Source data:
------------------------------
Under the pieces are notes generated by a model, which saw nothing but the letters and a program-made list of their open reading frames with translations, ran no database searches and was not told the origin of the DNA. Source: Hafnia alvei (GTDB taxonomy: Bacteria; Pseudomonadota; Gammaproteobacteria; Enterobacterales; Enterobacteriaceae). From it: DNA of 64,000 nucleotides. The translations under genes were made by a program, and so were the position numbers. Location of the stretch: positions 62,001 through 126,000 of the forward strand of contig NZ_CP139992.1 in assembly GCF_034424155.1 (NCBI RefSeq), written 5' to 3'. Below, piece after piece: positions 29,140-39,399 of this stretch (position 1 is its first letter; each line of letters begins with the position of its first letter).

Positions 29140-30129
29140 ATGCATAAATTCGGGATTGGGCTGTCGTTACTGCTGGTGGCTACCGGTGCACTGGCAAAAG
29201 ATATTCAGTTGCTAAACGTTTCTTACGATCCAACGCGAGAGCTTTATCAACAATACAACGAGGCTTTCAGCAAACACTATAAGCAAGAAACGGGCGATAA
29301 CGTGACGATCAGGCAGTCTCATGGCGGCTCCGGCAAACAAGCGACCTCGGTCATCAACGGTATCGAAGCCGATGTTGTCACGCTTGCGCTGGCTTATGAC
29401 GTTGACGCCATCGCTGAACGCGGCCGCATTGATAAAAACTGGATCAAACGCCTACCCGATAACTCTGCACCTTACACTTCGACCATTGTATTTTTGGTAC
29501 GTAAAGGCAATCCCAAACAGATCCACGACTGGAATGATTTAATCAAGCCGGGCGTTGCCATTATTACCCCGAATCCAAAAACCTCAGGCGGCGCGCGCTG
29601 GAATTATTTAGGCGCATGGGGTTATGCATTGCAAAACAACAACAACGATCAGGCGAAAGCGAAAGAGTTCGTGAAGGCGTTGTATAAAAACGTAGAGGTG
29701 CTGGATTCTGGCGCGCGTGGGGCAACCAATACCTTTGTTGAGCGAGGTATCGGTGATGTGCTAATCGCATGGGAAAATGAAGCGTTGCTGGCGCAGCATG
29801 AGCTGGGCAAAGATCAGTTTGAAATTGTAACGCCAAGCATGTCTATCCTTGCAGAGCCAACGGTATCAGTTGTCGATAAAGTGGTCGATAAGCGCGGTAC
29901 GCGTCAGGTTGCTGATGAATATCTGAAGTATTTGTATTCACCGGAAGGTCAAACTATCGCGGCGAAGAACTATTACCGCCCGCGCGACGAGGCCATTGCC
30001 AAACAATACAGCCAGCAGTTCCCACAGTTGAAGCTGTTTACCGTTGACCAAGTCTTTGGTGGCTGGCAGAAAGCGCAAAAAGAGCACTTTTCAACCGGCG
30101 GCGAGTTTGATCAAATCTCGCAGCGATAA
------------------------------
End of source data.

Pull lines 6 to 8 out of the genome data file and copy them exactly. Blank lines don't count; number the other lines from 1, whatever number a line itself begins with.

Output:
29401 GTTGACGCCATCGCTGAACGCGGCCGCATTGATAAAAACTGGATCAAACGCCTACCCGATAACTCTGCACCTTACACTTCGACCATTGTATTTTTGGTAC
29501 GTAAAGGCAATCCCAAACAGATCCACGACTGGAATGATTTAATCAAGCCGGGCGTTGCCATTATTACCCCGAATCCAAAAACCTCAGGCGGCGCGCGCTG
29601 GAATTATTTAGGCGCATGGGGTTATGCATTGCAAAACAACAACAACGATCAGGCGAAAGCGAAAGAGTTCGTGAAGGCGTTGTATAAAAACGTAGAGGTG